Acting Secretary of the Army Patrick Murphy has voiced his support for an effort to allow Women’s Airforce Service Pilots (WASP) to be inurned at Arlington National Cemetery. “I support your legislation,” Murphy told Rep. Martha McSally (R-Ariz.), who authored a bill to allow the cremated remains of WASPs to be buried at Arlington. The Secretary of the Army in 2015 ruled that WASPs—women who flew military planes in stateside missions during World War II—were ineligible for burial at Arlington. Wednesday, during a House Armed Services Committee hearing, Murphy said he supports McSally’s efforts but cannot overturn the 2015 ruling for the entire group. “Congress needs to change what Congress did in 1977,” he said, referring to legislation that recognized the women as veterans and allowed their burial at veteran cemeteries other than Arlington. McSally scoffed that it “literally does take an act of Congress” to fix the problem. At a press conference later in the day, she vowed to continue fighting for the WASPs. “The only reason these women were not Active Duty at the time was because of sexism and gender hang-ups of the role of women in the military 70 years ago,” she said. “It’s ironic as well that under current rules, if their husband was buried in Arlington, they could be buried there. But on their own right, they’re still not let in.” The bill, which has more than 180 co-sponsors, is awaiting a vote in the House.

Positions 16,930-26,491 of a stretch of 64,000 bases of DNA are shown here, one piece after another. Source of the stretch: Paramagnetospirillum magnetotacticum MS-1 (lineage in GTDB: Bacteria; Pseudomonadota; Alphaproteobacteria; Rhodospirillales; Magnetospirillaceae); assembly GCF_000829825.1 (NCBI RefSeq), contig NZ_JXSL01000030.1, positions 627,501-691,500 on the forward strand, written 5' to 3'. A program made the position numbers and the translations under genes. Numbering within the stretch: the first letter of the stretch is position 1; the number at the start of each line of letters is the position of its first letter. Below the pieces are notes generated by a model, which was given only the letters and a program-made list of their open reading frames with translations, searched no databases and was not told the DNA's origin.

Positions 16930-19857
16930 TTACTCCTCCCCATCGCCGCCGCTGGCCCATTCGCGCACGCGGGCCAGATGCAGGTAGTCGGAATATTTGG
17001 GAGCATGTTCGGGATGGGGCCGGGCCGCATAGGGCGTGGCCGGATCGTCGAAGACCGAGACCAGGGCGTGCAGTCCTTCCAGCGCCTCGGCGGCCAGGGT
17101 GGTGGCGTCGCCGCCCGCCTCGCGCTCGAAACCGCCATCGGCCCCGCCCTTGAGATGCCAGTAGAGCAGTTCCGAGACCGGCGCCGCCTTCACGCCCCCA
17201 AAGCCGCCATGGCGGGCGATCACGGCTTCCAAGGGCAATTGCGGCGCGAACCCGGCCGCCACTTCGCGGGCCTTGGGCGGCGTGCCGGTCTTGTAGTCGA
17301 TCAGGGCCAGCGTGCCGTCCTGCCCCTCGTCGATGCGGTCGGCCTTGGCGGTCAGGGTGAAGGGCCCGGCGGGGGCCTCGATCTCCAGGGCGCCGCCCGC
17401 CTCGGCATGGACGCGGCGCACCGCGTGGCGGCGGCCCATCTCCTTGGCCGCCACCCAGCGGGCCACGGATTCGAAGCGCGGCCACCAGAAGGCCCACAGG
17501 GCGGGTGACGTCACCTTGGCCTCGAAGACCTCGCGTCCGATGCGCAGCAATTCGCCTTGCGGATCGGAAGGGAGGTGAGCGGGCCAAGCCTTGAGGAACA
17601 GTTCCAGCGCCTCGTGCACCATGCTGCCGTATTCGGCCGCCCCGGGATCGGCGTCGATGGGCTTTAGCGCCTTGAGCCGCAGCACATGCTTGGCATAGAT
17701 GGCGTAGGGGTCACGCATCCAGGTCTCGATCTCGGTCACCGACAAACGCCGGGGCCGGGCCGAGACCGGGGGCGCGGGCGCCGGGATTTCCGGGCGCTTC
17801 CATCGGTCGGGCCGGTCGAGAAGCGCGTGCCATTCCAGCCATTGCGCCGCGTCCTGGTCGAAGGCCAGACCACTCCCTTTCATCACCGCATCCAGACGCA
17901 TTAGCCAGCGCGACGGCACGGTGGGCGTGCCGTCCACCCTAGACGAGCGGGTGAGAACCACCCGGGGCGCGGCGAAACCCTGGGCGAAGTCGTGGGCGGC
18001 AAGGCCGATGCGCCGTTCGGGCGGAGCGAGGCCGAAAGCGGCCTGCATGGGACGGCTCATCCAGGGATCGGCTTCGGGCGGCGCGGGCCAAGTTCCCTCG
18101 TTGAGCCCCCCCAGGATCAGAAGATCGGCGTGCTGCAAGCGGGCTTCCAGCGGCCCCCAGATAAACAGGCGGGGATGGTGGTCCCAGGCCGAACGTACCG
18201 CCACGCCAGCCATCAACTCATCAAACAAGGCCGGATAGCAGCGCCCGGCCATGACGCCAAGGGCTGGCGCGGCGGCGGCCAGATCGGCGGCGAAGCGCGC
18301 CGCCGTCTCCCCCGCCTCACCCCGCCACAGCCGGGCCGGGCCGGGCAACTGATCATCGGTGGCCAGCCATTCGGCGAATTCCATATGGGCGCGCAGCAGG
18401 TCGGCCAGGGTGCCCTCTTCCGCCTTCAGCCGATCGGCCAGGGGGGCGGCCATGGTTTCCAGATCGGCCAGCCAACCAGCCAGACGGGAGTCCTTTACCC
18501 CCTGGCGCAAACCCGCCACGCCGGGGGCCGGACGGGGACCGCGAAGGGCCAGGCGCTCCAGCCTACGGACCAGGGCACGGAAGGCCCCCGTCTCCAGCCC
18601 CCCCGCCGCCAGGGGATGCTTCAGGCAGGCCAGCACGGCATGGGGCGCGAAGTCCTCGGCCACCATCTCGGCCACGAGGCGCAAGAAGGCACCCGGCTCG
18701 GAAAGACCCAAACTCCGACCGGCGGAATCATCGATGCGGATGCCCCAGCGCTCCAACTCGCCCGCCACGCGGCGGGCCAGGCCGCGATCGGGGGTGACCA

July 1, 2022
The recent Russian invasion of Ukraine is highlighting new use-cases for ISR as well as the advantages of integrating a hybrid approach—multiple types of ISR imaging satellites—to capture a fuller picture of developing threats.